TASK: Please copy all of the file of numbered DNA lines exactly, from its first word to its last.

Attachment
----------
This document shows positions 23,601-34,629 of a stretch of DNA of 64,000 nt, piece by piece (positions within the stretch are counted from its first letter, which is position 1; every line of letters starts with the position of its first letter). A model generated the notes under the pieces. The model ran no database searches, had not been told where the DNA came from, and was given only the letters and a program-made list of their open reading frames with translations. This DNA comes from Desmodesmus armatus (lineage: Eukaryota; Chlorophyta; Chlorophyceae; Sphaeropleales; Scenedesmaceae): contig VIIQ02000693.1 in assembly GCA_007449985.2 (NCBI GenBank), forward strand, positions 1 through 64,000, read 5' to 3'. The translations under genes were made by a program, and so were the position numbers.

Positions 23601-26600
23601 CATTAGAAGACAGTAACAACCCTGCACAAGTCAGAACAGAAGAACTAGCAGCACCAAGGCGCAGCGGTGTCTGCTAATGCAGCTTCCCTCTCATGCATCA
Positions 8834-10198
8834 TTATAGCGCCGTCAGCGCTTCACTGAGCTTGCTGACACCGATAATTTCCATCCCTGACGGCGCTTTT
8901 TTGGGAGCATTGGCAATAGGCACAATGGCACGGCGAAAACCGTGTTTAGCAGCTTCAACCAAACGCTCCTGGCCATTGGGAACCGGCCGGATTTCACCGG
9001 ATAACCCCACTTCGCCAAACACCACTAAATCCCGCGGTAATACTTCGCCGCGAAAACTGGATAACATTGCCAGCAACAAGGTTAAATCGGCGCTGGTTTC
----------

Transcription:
This document shows positions 23,601-34,629 of a stretch of DNA of 64,000 nt, piece by piece (positions within the stretch are counted from its first letter, which is position 1; every line of letters starts with the position of its first letter). A model generated the notes under the pieces. The model ran no database searches, had not been told where the DNA came from, and was given only the letters and a program-made list of their open reading frames with translations. This DNA comes from Desmodesmus armatus (lineage: Eukaryota; Chlorophyta; Chlorophyceae; Sphaeropleales; Scenedesmaceae): contig VIIQ02000693.1 in assembly GCA_007449985.2 (NCBI GenBank), forward strand, positions 1 through 64,000, read 5' to 3'. The translations under genes were made by a program, and so were the position numbers.

Positions 23601-26600
23601 CATTAGAAGACAGTAACAACCCTGCACAAGTCAGAACAGAAGAACTAGCAGCACCAAGGCGCAGCGGTGTCTGCTAATGCAGCTTCCCTCTCATGCATCA
Positions 8834-10198
8834 TTATAGCGCCGTCAGCGCTTCACTGAGCTTGCTGACACCGATAATTTCCATCCCTGACGGCGCTTTT
8901 TTGGGAGCATTGGCAATAGGCACAATGGCACGGCGAAAACCGTGTTTAGCAGCTTCAACCAAACGCTCCTGGCCATTGGGAACCGGCCGGATTTCACCGG
9001 ATAACCCCACTTCGCCAAACACCACTAAATCCCGCGGTAATACTTCGCCGCGAAAACTGGATAACATTGCCAGCAACAAGGTTAAATCGGCGCTGGTTTC